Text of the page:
TOKYO, March 13, Kyodo
Tokyo Electric Power Co. said Sunday another reactor of its quake-hit Fukushima nuclear power plants had lost its cooling functions, while at least 15 people at a nearby hospital were found to have been exposed to radioactivity.
The utility supplier notified the government early Sunday morning that the No. 3 reactor at the No. 1 Fukushima plant had lost the ability to cool the reactor core. The reactor is now in the process of releasing radioactive steam, according to top government spokesman Yukio Edano.
It was the sixth reactor overall at the Fukushima No. 1 and No. 2 plants to undergo cooling failure since the massive earthquake and ensuing tsunami struck Japan on Friday.
The disaster raised fears over radioactive leaks from the plants after cooling systems there were hampered, most seriously at the No. 1 reactor.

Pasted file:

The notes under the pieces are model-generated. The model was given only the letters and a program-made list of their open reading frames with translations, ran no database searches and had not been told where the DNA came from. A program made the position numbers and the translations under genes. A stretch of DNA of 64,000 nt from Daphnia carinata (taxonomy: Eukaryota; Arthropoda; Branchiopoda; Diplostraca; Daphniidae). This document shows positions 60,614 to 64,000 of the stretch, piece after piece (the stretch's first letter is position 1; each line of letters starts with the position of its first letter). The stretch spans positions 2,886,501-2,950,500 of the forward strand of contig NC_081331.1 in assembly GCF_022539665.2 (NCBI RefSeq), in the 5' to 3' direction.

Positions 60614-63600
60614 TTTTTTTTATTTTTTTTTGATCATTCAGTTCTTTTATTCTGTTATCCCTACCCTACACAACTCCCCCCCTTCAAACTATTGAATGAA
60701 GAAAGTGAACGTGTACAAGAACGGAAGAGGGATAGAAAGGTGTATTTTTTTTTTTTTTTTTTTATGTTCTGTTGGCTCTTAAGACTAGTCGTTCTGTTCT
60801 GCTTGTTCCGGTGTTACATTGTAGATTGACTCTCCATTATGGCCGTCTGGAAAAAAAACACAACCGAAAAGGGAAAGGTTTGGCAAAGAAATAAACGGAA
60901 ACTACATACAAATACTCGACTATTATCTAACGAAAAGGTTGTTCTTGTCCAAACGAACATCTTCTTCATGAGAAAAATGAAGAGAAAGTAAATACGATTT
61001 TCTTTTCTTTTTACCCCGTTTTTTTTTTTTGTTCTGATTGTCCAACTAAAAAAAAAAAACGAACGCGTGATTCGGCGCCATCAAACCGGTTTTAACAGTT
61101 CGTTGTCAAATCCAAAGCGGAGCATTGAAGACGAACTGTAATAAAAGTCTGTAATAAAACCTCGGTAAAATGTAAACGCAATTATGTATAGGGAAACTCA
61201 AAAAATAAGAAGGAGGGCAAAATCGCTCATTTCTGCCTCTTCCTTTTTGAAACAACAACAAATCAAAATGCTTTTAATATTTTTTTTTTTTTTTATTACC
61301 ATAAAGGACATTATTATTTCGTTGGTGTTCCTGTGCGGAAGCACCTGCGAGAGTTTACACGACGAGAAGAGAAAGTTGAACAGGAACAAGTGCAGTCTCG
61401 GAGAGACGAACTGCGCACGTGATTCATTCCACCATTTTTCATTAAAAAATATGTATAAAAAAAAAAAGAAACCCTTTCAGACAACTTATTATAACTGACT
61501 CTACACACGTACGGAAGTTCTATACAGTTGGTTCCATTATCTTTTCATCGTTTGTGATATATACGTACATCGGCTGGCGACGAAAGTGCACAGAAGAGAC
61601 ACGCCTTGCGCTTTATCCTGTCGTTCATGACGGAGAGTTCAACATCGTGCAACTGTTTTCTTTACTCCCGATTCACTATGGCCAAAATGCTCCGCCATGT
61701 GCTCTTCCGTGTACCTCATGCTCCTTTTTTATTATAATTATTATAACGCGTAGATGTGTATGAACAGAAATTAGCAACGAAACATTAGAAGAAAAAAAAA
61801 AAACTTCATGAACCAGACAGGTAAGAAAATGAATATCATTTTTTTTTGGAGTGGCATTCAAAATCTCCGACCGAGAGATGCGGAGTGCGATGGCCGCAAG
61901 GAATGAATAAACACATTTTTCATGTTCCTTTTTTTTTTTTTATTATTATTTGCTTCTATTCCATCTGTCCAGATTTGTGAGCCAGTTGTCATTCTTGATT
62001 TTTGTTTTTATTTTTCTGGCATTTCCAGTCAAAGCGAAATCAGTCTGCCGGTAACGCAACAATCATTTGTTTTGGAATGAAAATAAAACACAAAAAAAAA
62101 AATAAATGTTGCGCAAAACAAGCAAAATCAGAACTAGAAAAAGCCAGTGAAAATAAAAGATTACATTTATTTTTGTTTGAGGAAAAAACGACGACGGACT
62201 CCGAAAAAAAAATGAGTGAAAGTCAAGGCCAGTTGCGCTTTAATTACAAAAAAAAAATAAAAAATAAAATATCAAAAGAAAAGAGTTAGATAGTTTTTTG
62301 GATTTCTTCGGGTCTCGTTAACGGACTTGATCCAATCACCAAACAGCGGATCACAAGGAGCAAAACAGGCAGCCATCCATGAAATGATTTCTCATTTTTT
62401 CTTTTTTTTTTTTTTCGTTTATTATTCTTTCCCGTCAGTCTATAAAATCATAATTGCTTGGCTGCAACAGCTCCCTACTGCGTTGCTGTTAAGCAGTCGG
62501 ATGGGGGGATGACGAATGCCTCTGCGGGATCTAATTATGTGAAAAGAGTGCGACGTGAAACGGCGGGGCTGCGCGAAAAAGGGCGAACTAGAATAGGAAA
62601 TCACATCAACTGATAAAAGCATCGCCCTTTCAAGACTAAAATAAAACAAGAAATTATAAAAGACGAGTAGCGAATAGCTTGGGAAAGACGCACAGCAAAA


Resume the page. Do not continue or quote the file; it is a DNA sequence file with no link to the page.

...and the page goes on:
An explosion Saturday at the No. 1 plant blew away the roof and the walls of the building housing the No. 1 reactor's container.
The government and nuclear authorities said there was no damage to the steel container housing the troubled No. 1 reactor, noting that the blast occurred as vapor from the container turned into hydrogen and mixed with outside oxygen.
Tokyo Electric Power has begun new cooling operations to fill the reactor with sea water and pour in boric acid to prevent an occurrence of criticality. Chief Cabinet Secretary Edano said in a press conference Sunday morning that there had been no major changes in the results of monitoring radioactivity near the No. 1 reactor.
Following the explosion, the authorities expanded from 10 kilometers to 20 km the radius of the evacuation area for residents living in the vicinity of the Fukushima plants.
The Fukushima prefectural government said Saturday that three people had their clothes contaminated with radioactive substances while fleeing from the No. 1 nuclear plant.
The Fire and Disaster Management Agency said Sunday that 15 people were found to have been contaminated at a hospital located within 10 km from the No. 1 reactor. Edano said there was a possibility that nine people who fled on a bus had been exposed to radioactivity.